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3 Big Things Today, March 31
1. Soybeans Lower, Corn Slightly Higher Ahead of Friday USDA Reports
Soybeans were slightly lower while grains were modestly higher in overnight trading ahead of today’s Grain Stocks Report and Prospective Plantings Report from the U.S. Department of Agriculture.
Many investors are staying on the sidelines ahead of the reports, which are expected to show a jump in soybean acres in the U.S. and a decline in corn and wheat area.
Competition from Brazil is likely capping soybean prices, as both countries are expected to produce large crops. Brazil is forecast by the USDA to produce a record 108 million metric tons. Prices at ports in the Gulf of Mexico are reportedly nearing five-year lows as exporters attempt to attract overseas buyers.
The U.S. is expected to produce 117.2 million tons of soybeans.
Soybean futures fell 2¢ to $9.61 a bushel overnight on the Chicago Board of Trade. Soy meal rose 30¢ to $315.20 a short ton, and soy oil dropped 0.25¢ to 31.76¢ a pound.
Corn rose a penny to $3.58½ a bushel in Chicago.
Wheat futures for May delivery added 1¼¢ to $4.22¼ a bushel in Chicago. Kansas City wheat gained 1½¢ to $4.18¾ a bushel.
2. USDA Expected to Raise Bean Acreage Forecast, Lower Corn Area, Analysts Say
Area planted with soybeans is expected to jump this year while corn acreage declines, according to analysts surveyed by Reuters.
Producers are expected to plant 88.2 million acres with beans this year, up from 83.4 million last year, the survey said. The range of estimates was from 86.4 million to 89.3 million.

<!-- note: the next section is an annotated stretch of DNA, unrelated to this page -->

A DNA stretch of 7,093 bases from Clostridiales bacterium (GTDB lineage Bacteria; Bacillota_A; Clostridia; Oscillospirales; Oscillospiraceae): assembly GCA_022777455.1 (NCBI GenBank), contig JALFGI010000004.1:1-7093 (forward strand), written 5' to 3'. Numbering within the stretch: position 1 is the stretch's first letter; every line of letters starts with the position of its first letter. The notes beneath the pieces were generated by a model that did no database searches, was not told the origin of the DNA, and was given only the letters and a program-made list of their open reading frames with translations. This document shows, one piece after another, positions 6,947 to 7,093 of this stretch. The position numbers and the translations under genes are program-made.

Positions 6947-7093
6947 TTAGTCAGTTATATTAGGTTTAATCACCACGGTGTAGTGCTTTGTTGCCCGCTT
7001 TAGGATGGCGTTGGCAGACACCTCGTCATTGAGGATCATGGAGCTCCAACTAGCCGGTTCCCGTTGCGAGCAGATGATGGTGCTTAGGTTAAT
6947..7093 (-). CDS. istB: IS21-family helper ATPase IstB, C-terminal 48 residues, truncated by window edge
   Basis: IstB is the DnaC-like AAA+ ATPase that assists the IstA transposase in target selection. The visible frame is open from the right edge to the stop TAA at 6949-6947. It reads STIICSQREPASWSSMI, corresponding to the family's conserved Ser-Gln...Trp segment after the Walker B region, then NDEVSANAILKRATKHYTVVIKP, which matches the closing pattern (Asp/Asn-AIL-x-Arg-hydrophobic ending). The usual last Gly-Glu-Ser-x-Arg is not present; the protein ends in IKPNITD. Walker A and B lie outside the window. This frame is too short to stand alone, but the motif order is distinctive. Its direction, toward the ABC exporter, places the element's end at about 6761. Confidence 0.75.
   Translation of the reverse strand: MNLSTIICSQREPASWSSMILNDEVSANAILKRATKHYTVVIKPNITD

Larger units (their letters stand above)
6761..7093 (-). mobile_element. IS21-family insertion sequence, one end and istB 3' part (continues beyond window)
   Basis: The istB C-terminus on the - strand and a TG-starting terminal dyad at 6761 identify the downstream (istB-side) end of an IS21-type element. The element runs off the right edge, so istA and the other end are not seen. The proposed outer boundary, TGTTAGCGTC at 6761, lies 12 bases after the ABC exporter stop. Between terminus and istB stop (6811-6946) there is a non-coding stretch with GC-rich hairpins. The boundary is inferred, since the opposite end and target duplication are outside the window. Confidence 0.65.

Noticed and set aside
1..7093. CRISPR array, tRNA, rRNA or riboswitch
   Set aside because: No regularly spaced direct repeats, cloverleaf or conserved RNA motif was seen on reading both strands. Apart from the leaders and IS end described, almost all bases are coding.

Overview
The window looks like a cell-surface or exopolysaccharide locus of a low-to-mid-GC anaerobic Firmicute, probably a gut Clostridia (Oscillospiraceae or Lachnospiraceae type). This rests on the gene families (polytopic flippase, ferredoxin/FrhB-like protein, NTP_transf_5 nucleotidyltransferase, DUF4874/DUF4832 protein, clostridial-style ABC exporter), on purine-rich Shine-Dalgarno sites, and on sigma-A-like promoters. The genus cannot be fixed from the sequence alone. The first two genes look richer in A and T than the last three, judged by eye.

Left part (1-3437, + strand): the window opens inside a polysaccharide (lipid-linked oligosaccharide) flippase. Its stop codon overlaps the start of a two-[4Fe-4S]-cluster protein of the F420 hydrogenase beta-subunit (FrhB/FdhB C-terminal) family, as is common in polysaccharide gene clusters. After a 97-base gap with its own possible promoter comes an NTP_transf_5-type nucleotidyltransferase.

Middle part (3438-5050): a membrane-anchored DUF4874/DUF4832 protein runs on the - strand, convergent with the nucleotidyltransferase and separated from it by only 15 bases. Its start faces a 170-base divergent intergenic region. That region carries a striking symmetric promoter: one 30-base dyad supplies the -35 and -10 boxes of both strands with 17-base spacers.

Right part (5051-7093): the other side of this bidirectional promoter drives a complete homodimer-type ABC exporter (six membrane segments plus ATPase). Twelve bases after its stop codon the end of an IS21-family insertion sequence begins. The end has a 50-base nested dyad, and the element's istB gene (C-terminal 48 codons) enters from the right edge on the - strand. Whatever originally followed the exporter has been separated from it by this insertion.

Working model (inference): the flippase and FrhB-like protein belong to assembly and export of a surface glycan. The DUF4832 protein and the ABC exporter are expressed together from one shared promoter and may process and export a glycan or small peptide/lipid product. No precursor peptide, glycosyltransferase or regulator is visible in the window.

Much of the increase in area will come from corn that will be sown on about 91 million acres, a sharp decline from 94 million last year, analysts said. The range of estimates was entirely below last year’s area from 90 million to 92.5 million acres.
The USDA also will report quarterly grains stockpiles at noon in Washington, D.C.
Inventories of corn in storage in the U.S. on March 1 likely totaled 8.53 billion bushels, up from 7.82 billion on the same date a year earlier, according to analysts. The range of estimates was wide from 8.21 billion to 8.9 billion.
Soybean stockpiles at the start of the month probably totaled 1.68 billion bushels, according to the survey, up from 1.53 billion a year earlier. The range of estimates was from 1.63 billion to 1.89 billion.
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3. Thunderstorms Return to Southern Plains, Illinois May See Flooding
Thunderstorms are expected in the Southern Plains, while flooding may occur in parts of Illinois from rain that’s already fallen, according to the National Weather Service.
Storms are expected to return after a one-day break to parts of southwestern Kansas and the Oklahoma and Texas panhandles.
“Thunderstorms are expected in northwest sections of the combine panhandles this afternoon,” the NWS said in an early Friday forecast. “Chances for thunderstorms will increase this evening and overnight to include all of the panhandles. Some of the storms, particularly across northern sections, may be strong to marginally severe with hail and gusty winds possible. Brief heavy rains will also be possible.”
In Illinois, as much as 2 inches of rain fell in parts of the state in the past 36 hours and more is expected, the NWS said. The Illinois River in Henry is at 17.3 feet and is expected to rise to 23.5 feet by Monday afternoon due to upstream precipitation, which would be above its 23-foot flood stage, the agency said.
Minor flooding is expected near Peoria early next week as the river breaches the flood stage of 18 feet, reaching a crest of 19 feet on Tuesday, according to the NWS.
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